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Economist first, attorney second. I enjoy critiquing the current groupthink spewing from the academics, central bankers, journalists and banksters regarding the world’s fiscal, financial and economic condition. The groupthinkers seem to think that we are muddling through a post-Great Financial... More
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  • Slovenia Buys Time With Rigged Bond Sale 0 comments
    Apr 18, 2013 3:33 PM

    Slovenia Buys More Time With Strong Bond Sale.

    Slovenia Buys Time to Dodge Bailout With Debt Sale Win - Bloomberg.

    Slovenia Aims to Issue T-Bills, Retire Debt - WSJ.com.

    Slovenia 10 Year Bond Yield 04.18.2013

    The first two headlines are from mainstream media outlets Bloomberg and CNBC. Note how each organization hypes the Slovenian debt sale describing it as "strong" and a "win." Both articles neglect to inform the reader the reason for these fantastic results.

    The two state owned banks were coerced to participating in what amounts to an extension of the €885mm debt issue maturing in June. The banks purchased the T-bills from the government who in turn purchased portions of the June issue from the banks. The net result of the transaction is that Slovenia is rolling over the debt to its captive banks so that it does not have to use bond markets. The terms are attractive for the banks in that they are being taken out at 99.525% of par, which is a significant premium to the market price.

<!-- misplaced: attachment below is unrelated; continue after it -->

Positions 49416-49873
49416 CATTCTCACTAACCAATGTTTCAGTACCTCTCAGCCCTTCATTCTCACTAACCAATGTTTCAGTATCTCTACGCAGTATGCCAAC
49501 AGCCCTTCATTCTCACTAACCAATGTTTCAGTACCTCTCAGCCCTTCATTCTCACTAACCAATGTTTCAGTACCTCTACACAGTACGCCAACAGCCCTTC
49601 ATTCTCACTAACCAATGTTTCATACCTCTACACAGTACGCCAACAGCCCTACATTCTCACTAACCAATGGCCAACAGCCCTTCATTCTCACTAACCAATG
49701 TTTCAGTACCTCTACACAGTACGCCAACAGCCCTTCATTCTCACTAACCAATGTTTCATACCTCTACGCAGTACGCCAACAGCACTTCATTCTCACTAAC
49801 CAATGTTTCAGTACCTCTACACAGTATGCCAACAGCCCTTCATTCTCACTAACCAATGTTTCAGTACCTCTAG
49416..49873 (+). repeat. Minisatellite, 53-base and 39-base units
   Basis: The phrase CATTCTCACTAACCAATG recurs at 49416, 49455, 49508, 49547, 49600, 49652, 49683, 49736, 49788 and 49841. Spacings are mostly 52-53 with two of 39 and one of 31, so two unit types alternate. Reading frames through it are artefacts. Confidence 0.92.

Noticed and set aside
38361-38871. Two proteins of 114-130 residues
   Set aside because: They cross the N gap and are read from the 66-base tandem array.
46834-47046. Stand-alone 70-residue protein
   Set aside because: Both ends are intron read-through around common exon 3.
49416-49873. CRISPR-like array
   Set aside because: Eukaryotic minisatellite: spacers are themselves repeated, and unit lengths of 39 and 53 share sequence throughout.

At this juncture, it is doubtful that a Slovenian bond issue would price near the 4.15% rate the banks are receiving for the T-bills. In typical Eurozone fashion, Slovenia's GDP is decreasing, and its government debt is rising. Meanwhile, non performing loans continue to rise. They're currently at 20% and will probably move higher as the effects of a property bubble work its way through the system.

    The estimated cost for cleaning up the banking sector is €3-4bn, but this is figure is suspect due to its source, the Slovenian government. Based on the bad loan percentage, the cost to recapitalize the banks is around €6bn and still rising. Just this amount would increase Slovenia's debt to GDP ratio from 50% to 75%. Large yearly budget deficits will also add to the final number.

    In this environment, it will be difficult for Slovenia to sell its bonds to anyone other than its state owned banks. As such, the country will require some sort of Eurozone assistance to continue financing itself. Slovenia is not bad off the other peripheral countries, so merely activating the OMT program as opposed to a full-scale bailout may be the answer here.

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